Allergens – easy to ask about?

You may have noticed that the Food Standards Agency (FSA) have launched a campaign, in partnership with both Allergy UK and The Anaphylaxis Campaign, called Easy to ASK (#EasytoASK — Ask about allergens, Speak Up, Keep Safe), aimed at encouraging and supporting young people with food sensitivities to ask food service providers about allergens in their products and meals.

The campaign comes on the back of online research supported by the three organisations on young adults’ experiences of managing their food sensitivities, particularly in the context of eating out.

Some of the results of this work, which is based on the responses from over two and a half thousand, and which has already been publicised by the charities, makes for interesting and occasionally stark reading.


Eating out

  • 88% of respondents reported eating out or ordering takeaways / food online without support (from family, friends, RD etc).
  • Before eating out without support, 55% of these respondents reported always researching the menu, and 49% said that they always pack their medication.
  • When eating out, 59% reported a tendency to visit the same places.
  • When ordering a takeaway/food online without support, 51% always check an online menu’s allergen information, and 39% always only order specific known safe dishes.
  • Overall, 60% have avoided eating out in the last six months because of their allergy or intolerance.
  • 67% are aware of the requirement of food businesses to provide customers with information on top 14 allergens.


Risk Taking

A deeper look at the full report itself highlights other issues, mainly concerning young people’s risk-taking, which may make difficult reading for parents, especially those who’ve just seen off university and college goers.

  • 5% never tell anybody about their allergy, meaning possible increased likelihood of exposure to risks, and no immediate circle or network of support.
  • With regards to eating out, 7% report they never prepare in any way, and only 9% always contact a restaurant in advance to check on allergen information.
  • Of those who need to, 6% sometimes carry their adrenaline with them, 3% rarely and 1% never. Some say they forget, for others inconvenient, and others just don’t like to take them to places such as clubs.
  • Worryingly, only 56% *never* consume foods which may give them a reaction — the rest occasionally (17%), sometimes (15%), often (8%) and very often (4%) do so.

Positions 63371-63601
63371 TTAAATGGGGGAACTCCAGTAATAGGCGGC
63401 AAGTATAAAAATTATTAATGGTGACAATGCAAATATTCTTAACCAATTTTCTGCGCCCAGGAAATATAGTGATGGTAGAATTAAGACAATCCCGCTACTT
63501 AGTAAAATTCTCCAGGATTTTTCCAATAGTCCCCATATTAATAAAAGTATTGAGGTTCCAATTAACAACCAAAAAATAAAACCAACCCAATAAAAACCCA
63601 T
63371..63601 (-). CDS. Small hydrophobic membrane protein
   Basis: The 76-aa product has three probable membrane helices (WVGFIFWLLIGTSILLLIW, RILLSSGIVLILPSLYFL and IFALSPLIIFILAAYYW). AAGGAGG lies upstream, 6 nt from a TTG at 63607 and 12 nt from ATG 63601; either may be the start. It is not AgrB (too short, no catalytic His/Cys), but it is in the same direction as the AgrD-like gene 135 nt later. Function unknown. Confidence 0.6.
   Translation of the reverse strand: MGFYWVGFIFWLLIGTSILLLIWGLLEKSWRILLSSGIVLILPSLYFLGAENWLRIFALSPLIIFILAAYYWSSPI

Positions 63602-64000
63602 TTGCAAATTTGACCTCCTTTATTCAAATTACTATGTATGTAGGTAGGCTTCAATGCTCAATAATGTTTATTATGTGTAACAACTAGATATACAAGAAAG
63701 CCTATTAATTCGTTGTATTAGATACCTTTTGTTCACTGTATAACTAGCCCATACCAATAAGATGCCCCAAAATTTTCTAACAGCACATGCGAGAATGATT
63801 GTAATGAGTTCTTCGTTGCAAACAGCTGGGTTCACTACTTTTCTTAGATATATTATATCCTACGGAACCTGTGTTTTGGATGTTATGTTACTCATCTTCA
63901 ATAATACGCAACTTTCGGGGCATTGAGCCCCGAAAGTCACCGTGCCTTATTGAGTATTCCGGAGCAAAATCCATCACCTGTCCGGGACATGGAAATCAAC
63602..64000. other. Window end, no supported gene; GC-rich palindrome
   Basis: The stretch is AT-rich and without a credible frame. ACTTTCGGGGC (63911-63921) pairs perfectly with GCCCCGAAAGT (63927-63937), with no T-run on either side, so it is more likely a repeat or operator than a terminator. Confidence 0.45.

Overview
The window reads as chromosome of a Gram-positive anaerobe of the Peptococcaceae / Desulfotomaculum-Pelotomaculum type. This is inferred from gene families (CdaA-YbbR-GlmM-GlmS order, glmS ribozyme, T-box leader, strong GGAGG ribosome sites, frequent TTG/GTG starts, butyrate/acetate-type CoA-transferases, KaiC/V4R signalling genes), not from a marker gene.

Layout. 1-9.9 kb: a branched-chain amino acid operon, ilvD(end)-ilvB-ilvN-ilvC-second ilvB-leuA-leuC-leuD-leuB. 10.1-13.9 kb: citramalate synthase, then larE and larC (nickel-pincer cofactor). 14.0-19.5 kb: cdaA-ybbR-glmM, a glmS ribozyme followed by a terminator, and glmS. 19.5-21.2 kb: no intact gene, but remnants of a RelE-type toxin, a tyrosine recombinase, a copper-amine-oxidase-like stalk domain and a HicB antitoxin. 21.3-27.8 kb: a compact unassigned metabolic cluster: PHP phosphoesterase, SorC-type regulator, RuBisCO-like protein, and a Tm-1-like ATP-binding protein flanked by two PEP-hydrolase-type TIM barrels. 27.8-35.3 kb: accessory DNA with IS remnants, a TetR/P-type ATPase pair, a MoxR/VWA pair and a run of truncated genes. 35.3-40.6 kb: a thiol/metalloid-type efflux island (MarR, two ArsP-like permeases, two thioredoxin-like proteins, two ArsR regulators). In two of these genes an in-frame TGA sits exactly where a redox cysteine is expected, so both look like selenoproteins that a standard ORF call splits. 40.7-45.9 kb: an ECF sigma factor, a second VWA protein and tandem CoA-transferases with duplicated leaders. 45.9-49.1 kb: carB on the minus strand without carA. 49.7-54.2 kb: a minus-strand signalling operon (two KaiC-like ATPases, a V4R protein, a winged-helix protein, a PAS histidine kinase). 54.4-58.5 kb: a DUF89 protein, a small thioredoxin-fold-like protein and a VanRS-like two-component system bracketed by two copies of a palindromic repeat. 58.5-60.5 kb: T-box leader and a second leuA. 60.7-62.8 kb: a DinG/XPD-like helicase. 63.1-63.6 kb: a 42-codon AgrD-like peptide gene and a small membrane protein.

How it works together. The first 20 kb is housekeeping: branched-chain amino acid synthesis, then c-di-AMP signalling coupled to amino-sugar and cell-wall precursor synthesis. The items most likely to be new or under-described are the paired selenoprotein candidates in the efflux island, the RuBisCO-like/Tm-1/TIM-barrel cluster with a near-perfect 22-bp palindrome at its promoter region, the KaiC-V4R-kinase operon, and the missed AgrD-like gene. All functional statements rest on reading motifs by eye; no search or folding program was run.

What can we do? 

Young people can find it difficult to talk to one another about their food sensitivities. Embarrassment, and the complexities of their conditions, are the typical reasons. Encourage them to speak to everyone, from as young an age as is practical, so it becomes second nature. And let’s similarly encourage non-allergic / non-intolerant young people to speak to their friends and peers about unspoken potential food sensitivities, especially when cooking for them or eating out with them. Students easily broach veganism and vegetarianism these days, and it should be just as comfortable to do likewise with food sensitivities. Young people need advocates — not only family, but friends and peers, both in person and online, who can support and watch out for them.


What can food service providers do?

The surveyed respondents were asked for suggestions. Some were sensible and unremarkable — over 80% asking for allergen information or symbols alongside dishes — but interestingly “72% reported that to improve the managing of their condition waiting staff could pro-actively ask if anyone on the table has a food allergy or intolerance when taking your reservation or your food order”, which strikes me as an excellent idea.

Further, much as some staff in touristy areas wear badges denoting which languages they speak, as well as their names, an ‘ask me about allergens’ badge might also encourage more conversation, perhaps?

14% of survey respondents suggested that menus should include allergen information beyond the required 14 — which I know will find favour among those who have allergies to such foods as pea, chickpea and kiwi.

Ultimately it’s about openness — train up your staff to be open, and just be transparent and forthcoming about what’s in your food.

It would be particularly good, incidentally, to see student catering establishments and schools publicise this initiative and really take the lead in making more proactive noise about food allergens …

Is there anything we can do to encourage them?


Further information

Food Standards Agency’s Young People and Food Allergies and Intolerances

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